Vigilantes on motorcycles chased down protesters and beat them with cattle prods Friday as anti-government demonstrations in Tehran (search) exploded in street battles.
In some parts of Tehran, pro-government thugs circled knots of student protesters, gunning their motorcycle engines. Some of the demonstrators fought back, punching the attackers and setting their motorcycles on fire.
At times, riot police prevented the vigilantes from confronting the students. Other times, police rushed the protesters themselves, sending them fleeing into the darkness.
The violence subsided by daybreak.
It was the third night of demonstrations against Iran's hard-line clerics, who are locked in a power struggle with reformist President Mohammad Khatami (search). Hundreds of young Iranians, many in their teens, have taken to the streets around Tehran University and the Intercontinental Hotel to denounce the country's supreme leader, hard-liner Ayatollah Ali Khamenei (search).
"Khamenei, the traitor, must be hanged!" they chanted. Criticism of Khamenei is usally punished by imprisonment, and public calls for his death had been unheard of until this week.
The pro-Khamenei vigilantes responded with chants of "Oh, exalted leader, we are ready to follow your instructions!"
Thousands of people looked on, sometimes clapping with the protesters and taking up their chants. Residents near the university hospital left their doors open so that demonstrators could find quick shelter if the authorities moved in.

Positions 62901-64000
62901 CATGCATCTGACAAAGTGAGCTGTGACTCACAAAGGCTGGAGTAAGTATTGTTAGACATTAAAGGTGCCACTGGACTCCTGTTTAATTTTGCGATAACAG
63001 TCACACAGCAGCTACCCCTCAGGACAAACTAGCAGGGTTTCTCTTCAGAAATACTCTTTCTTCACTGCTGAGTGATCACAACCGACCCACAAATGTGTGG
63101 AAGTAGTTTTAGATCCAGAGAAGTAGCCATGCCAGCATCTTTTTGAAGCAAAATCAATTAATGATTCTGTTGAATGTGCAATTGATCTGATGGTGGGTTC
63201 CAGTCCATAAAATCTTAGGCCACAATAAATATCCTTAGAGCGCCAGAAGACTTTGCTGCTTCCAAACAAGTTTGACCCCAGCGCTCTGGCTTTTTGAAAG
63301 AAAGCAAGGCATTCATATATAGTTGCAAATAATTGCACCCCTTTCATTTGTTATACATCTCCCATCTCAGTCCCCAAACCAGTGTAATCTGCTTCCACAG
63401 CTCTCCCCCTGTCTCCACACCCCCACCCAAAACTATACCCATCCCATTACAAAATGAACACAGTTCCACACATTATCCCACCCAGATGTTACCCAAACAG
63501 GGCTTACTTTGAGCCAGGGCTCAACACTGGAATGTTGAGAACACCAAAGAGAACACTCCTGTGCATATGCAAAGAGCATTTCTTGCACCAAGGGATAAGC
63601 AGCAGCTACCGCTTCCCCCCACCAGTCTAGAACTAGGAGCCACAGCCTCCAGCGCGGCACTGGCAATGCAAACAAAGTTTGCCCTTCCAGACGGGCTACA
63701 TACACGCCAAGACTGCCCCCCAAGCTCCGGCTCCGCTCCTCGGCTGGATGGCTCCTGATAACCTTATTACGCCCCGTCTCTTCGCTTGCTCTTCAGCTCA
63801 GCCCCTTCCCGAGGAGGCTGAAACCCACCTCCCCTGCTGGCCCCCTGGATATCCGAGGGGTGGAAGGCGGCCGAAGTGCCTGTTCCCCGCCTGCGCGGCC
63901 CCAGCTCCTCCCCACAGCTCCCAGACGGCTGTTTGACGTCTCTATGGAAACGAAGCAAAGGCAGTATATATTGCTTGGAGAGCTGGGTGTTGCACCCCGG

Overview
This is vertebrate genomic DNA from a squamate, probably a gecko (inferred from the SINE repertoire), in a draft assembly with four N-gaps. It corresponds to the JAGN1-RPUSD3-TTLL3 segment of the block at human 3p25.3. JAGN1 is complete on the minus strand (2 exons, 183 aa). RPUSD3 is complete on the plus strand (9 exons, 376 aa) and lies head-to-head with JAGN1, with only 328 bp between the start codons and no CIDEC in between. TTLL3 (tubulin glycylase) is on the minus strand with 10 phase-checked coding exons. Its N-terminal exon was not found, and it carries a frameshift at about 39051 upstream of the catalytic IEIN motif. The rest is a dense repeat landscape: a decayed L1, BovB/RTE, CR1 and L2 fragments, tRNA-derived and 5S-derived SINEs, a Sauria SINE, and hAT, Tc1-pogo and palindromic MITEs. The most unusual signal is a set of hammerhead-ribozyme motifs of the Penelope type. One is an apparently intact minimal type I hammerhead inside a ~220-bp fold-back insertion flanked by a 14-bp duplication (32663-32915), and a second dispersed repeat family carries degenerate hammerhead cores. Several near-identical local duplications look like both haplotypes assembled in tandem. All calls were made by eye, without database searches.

Traffic was bumper-to-bumper in downtown Tehran until the early hours of the morning as curious residents stayed out to watch developments.
Khamenei warned of a major crackdown in a speech broadcast on state television and radio Thursday.
He referred to violence in 1999, when security forces and extremist supporters of hard-line clerics attacked pro-democracy demonstrators after a student hostel was stormed. The raid on the hostel led to the death of at least one student and generated the worst street battles since the 1979 Islamic Revolution.
"If the Iranian nation decides to deal with the (current) rioters, it will do so in the way it dealt with it on July 14, 1999," Khamenei said.
"It should not be allowed that a group of people contaminate society and universities with riots and insecurity, and then attribute it to the pious youth," he said.
Some protesters have vowed to continue demonstrating until next month's anniversary of the 1999 protests.
Reformist newspapers, which reflect the thinking of liberal politicians who have been fighting for change, offered little commentary on the unrest.
Exiled opposition groups have been encouraging dissent in Iran through U.S.-based Persian language TV channels. U.S. pressure on Iran, which Washington accuses of hiding a nuclear weapons program and harboring terrorists, may have further emboldened those who hope to see the regime toppled.
This week's demonstrators have also called for the resignation of President Khatami, accusing him of not pushing hard enough for democratic reforms.
Khatami does not have the support of the hard-liners who control the judiciary, the security forces and other unelected bodies. But the hard-liners do not enjoy popular support, leaving the two sides of government in a stalemate.